While the new law certainly offers many protections for employees, the new law will not provide a fully paid leave for higher earners. Therefore, it is advisable that employers and employees directly negotiate whether any additional paid leave will be offered. For those employees with an employment agreement, the negotiated terms of such leave should be clearly identified in the employment agreement. Having a good employment agreement in place is critical, especially for professional employees,  which includes physicians, physician assistants, dentists, chiropractors, and podiatrists.  An employment agreement dictates the terms of employment, and often contains protections for both the employee and employer above and beyond those granted by state and federal law, especially in connection with termination.  For instance, an employment agreement may dictate when employment may be terminated (i.e. for cause and without cause upon giving a certain amount of prior written notice), the salary/benefits to which the employee is entitled upon termination, as well as whether the employee is subject to a confidentiality, non-compete or non-solicitation provision following termination (whereby the employee essentially cannot disclose confidential information of the employer, compete with the employer for a specified amount of time, or solicit employees, referral sources, and patients, as applicable).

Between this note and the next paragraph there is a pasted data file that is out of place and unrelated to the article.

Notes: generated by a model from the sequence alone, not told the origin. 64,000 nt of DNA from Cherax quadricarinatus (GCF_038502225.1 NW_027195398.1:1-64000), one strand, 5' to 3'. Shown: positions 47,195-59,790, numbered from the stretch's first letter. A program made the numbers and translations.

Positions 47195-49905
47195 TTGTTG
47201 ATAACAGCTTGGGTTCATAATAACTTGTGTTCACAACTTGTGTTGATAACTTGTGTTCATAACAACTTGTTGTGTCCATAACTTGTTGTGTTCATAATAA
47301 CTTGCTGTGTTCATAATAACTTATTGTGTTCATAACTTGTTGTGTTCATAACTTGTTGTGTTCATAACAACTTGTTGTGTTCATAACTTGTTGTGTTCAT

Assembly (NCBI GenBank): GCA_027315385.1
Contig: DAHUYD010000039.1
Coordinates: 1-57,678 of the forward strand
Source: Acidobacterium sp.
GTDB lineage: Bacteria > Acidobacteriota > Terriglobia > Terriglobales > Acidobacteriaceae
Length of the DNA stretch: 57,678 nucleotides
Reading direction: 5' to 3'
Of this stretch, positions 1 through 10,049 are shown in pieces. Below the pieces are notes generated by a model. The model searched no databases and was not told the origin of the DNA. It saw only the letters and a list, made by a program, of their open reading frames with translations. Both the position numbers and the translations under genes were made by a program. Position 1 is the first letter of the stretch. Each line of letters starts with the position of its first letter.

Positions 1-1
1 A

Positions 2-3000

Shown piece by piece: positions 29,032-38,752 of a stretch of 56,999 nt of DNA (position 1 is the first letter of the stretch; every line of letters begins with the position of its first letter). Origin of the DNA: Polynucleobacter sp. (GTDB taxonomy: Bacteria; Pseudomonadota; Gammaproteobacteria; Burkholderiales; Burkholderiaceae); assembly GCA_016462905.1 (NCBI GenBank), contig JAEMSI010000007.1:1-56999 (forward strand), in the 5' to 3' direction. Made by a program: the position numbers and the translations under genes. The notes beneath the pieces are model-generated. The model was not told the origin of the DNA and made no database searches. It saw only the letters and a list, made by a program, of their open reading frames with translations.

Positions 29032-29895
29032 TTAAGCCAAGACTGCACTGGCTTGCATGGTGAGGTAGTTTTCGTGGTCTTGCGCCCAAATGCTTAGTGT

As a result of the new law, employers should also review their existing employee manuals in order to assure that they are up to date, and reflect any changes in applicable law, including the PFBL.  If an employer does not have an employee manual, this is a good time to implement one.